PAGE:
Local officials broke ground Nov.15 on the Main Street side of the Enterprise School District campus for the construction of the new biomass fuel heating system.

Called the brainchild of Nils Christoffersen by Enterprise School Superintendent Brad Royse, the biomass heating plant is the first constructed at a public school in Oregon, Royse said. Christoffersen is both a school board member and executive director of Wallowa Resources, which was instrumental in making the idea for using a renewable energy source a reality.

Officials project savings exceeding $80,000 each year, based on diesel fuel costing $2.55 per gallon. The latest purchase of diesel fuel for the schools current heating system cost $3.15 per gallon, indicating the savings could be substantially more.

One advantage to using biomass technology will be the ability to use wood waste currently being either burned, or put into landfills, to heat the entire campus, Christoffersen said.

Royse estimated the new system would consume 650 tons of ground wood chips in a year, costing approximately $32 per ton. A principal supplier will be the Community Smallwood Solutions post and pole plant in Wallowa, he said.

Construction begins this week by Joseph contractor Louis Perry, who was hired to erect the building to house the boiler for the new system. The cinder block building will be built on the north side of the high school on top of an old basketball court. The district plans to build a new court nearby.

Included in the project are plans to upgrade the school's outdoor lighting system, Royse said. Old PCB ballasts will be removed and new energy-efficient bulbs will be installed, he said.

Officials estimate the entire project to cost $1.9 million. Quality Zone Academy Bonds, a provision of the U.S. tax code that provides a source of funding that may be used for renovating school buildings, will finance the project, Royse said.

The district contracted McKinstry Essention, Inc., of Seattle, to study, design, and build the system and then measure its effectiveness. Construction manager Craig Johnson said he hopes to have a ribbon cutting ceremony in mid-April.

An additional financial bonus for building the new heating system comes in the form of $448,000 in business tax credits the district can sell to Oregon businesses at 70 cents on the dollar, potentially netting the district an additional $313,600 which will be applied toward paying off the loan, Christoffersen said.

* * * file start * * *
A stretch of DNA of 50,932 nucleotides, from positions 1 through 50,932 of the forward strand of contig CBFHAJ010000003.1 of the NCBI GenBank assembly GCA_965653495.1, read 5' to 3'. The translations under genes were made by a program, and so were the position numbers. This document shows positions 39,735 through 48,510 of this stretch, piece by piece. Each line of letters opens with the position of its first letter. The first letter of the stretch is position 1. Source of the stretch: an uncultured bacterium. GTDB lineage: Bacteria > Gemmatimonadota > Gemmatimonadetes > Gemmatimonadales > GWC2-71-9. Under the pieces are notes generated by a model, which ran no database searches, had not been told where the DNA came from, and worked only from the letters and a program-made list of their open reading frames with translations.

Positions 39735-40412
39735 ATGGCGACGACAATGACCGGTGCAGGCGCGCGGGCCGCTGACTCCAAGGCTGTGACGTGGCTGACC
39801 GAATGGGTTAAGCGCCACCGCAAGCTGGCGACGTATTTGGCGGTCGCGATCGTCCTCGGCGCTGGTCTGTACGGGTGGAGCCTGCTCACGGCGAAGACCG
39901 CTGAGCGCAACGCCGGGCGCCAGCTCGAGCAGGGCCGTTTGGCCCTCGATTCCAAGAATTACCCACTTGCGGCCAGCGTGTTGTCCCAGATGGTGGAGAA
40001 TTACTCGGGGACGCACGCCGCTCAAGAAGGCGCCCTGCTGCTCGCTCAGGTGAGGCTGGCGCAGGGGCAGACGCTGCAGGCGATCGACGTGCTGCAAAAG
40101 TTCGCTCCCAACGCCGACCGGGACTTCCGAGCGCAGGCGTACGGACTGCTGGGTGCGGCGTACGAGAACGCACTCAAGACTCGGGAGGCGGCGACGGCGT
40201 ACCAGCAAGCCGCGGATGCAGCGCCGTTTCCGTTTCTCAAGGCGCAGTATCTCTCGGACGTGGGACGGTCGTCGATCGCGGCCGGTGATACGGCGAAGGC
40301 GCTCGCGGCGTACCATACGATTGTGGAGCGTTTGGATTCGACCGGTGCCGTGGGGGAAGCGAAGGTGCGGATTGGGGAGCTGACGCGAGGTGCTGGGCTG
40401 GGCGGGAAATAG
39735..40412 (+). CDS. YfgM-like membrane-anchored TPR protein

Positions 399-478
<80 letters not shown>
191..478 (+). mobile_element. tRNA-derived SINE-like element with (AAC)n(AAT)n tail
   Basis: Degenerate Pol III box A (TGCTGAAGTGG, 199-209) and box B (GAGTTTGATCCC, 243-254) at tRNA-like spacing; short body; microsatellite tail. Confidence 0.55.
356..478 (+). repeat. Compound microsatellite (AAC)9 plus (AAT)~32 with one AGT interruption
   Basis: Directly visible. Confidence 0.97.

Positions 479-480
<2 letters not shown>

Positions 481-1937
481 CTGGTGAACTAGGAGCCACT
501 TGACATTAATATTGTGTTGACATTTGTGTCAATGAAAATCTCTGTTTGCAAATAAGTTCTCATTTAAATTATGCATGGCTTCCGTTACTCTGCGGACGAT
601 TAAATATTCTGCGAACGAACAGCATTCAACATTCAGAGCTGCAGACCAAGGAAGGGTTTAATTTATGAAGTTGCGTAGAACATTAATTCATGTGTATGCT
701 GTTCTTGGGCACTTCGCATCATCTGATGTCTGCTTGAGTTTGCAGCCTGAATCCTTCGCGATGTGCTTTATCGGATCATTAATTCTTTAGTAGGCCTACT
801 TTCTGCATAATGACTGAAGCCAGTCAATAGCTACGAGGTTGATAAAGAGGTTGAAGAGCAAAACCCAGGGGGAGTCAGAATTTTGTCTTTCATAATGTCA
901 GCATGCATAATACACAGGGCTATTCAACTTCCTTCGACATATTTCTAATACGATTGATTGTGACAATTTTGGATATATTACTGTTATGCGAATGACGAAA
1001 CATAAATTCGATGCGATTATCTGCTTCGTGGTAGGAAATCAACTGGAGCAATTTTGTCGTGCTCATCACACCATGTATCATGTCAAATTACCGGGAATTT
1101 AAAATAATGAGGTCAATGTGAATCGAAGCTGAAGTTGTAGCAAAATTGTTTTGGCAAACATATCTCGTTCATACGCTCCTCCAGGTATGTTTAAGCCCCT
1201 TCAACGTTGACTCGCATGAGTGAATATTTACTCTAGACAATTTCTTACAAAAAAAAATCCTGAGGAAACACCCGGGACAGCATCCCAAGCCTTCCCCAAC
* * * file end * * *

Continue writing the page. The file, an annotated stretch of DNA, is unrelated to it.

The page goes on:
Wallowa Resources contracted a study in 2004 with the Biomass Energy Resource Center in Vermont to evaluate using low-grade biomass to heat schools in Wallowa County, Christoffersen said. The study determined the Enterprise school was an excellent site for a fully automated wood chip heating system, he said.

Assisting the process was Oregon Department of Forestry Stewardship Forester Rick Wagner, the state's biomass coordinator.

One of his tasks is to help find additional sources of supply so the whole thing doesn't go up in smoke," Christoffersen said.

The Wallowa School District is also trying to switch to biomass fuel to heat its schools, Christoffersen said.

The Oregon Department of Energy defines biomass energy as solar energy stored in organic matter and considers it a renewable energy source, since growing new trees and plants replenishes the supply.

The department says biomass fuels supply 3 percent of all energy used in the United States, and in 2002 provided 47 percent of all renewable energy consumed in the nation. Biomass supplied almost six times the energy of geothermal, solar and wind energy sources combined.

Globally, biomass meets about 14 percent of the world's energy needs, the department said.

The total energy value of biomass fuel consumed in Oregon was 79 trillion Btu in 2003, about 10 percent of the total amount of non-transportation energy consumed in the state. Biomass supplies about 9 percent of all industrial energy consumed in the state, the department said.

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